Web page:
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I mentioned the last time I posted that I was reading Mitch Albom’s “The Five People You Meet in Heaven.” I was half-way through when I posted, but I finished this morning.  Here’s part of what I said about the book previously:

“It’s good, but in the long run, I’m not sure how memorable it will be.”

Sounds a little snippy and since I wrote this, I’ve had a good think about it.  What I’ve concluded is that even the books I would consider to be among my favorites, I can’t say that I remember everything about them.  I don’t have a photographic memory, so I can’t mentally reread them.  The memorable-ness of my favorite books is reduced to a glow of fondness, an awe for an author’s writing skill, and/or a key point that gets woven into the fabric of my psyche.  It’s only after I’ve read books many times that the actual language and order of plot become memorable in a recall sort of way.  There are very few books/stories that I’ve reread often enough for this to happen.  Among them are  “The Raven” by Edgar Allan Poe, “The Secret Garden” by Frances Hodgson Burnett, “Charlie” by Joan Robinson, “American Gods” by Neil Gaiman, and “Oh Say Can You Say” by Dr. Seuss.  (“Said a book-reading parrot named Hooey, the words in this book are all phooey. . . . .”)  Neal Donald Walsch’s “Conversations with God” series also had a profound impact on me, particularly “God’s” statement that Hitler went to heaven.  That’s heavy-duty stuff right there.  It certainly made me rethink things philosophically.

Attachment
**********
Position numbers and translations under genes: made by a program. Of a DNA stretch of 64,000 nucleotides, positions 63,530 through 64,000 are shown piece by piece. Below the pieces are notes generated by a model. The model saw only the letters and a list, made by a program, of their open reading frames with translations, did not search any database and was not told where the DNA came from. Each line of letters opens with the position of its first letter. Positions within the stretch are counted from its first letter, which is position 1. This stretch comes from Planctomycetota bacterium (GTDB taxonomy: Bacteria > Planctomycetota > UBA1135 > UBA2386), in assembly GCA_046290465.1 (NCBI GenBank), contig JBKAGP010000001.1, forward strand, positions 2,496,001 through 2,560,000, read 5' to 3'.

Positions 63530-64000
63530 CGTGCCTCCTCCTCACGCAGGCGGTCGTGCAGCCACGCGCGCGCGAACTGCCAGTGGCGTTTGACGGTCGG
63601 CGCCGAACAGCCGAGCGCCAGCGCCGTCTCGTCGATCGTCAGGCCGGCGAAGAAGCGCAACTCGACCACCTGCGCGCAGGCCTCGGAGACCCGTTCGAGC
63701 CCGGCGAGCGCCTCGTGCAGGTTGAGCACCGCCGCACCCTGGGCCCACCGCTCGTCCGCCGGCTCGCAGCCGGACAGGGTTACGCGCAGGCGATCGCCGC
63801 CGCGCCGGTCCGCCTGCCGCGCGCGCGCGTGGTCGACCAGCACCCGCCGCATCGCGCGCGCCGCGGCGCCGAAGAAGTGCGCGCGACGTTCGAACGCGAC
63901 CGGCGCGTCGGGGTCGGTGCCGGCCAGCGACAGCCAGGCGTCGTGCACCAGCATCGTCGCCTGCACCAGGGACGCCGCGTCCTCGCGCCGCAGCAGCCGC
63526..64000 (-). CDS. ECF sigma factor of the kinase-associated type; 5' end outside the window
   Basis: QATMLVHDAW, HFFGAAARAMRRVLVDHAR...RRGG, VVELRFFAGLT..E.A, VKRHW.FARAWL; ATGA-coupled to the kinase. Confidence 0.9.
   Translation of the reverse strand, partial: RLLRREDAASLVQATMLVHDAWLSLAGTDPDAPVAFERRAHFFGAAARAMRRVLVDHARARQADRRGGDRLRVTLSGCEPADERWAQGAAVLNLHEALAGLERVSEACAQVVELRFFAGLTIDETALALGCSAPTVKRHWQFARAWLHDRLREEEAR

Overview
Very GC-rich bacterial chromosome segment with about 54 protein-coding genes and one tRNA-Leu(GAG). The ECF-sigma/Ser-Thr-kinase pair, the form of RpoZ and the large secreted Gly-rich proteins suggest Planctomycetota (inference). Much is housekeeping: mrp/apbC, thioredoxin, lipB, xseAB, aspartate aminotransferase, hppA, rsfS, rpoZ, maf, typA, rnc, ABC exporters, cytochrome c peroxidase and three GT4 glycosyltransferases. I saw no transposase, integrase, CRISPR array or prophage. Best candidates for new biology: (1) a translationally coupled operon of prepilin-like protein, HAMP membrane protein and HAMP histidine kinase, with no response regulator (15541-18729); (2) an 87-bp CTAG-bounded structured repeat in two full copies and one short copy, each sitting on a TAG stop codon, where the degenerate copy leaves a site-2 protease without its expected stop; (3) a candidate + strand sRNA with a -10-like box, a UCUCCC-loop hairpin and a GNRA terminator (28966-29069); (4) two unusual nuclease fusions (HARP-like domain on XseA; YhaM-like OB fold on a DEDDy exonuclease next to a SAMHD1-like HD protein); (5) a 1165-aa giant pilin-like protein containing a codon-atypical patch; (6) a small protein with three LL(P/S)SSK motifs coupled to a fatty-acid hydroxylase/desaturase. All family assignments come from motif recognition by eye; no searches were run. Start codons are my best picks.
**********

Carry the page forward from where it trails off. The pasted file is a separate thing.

Speaking of heaven, that brings me back to Mitch Albom’s book, “The Five People You Meet in Heaven.”  This book did everything a good book should do.  It drew me right in and kept me reading.  The language didn’t get in the way of the story.  The characters were well developed and I was immediately on the side of Eddie, the protagonist, who is transformed by the end of the book.  Albom was able to illicit an emotional response from me.  At several points throughout the book, I was in tears, especially at the end.  What seemed to be a predictable unfolding of the story at the half-way point became unpredictable at the end.  I didn’t see it coming.  For all of these reasons, I’d say Albom’s work is masterful.

I’m not sure it was memorable in the sense of me being able to recall the details of the story a year or two from now.  I won’t know that until time has passed.  What I will remember is that Mitch Albom can tell a tight, emotional story.

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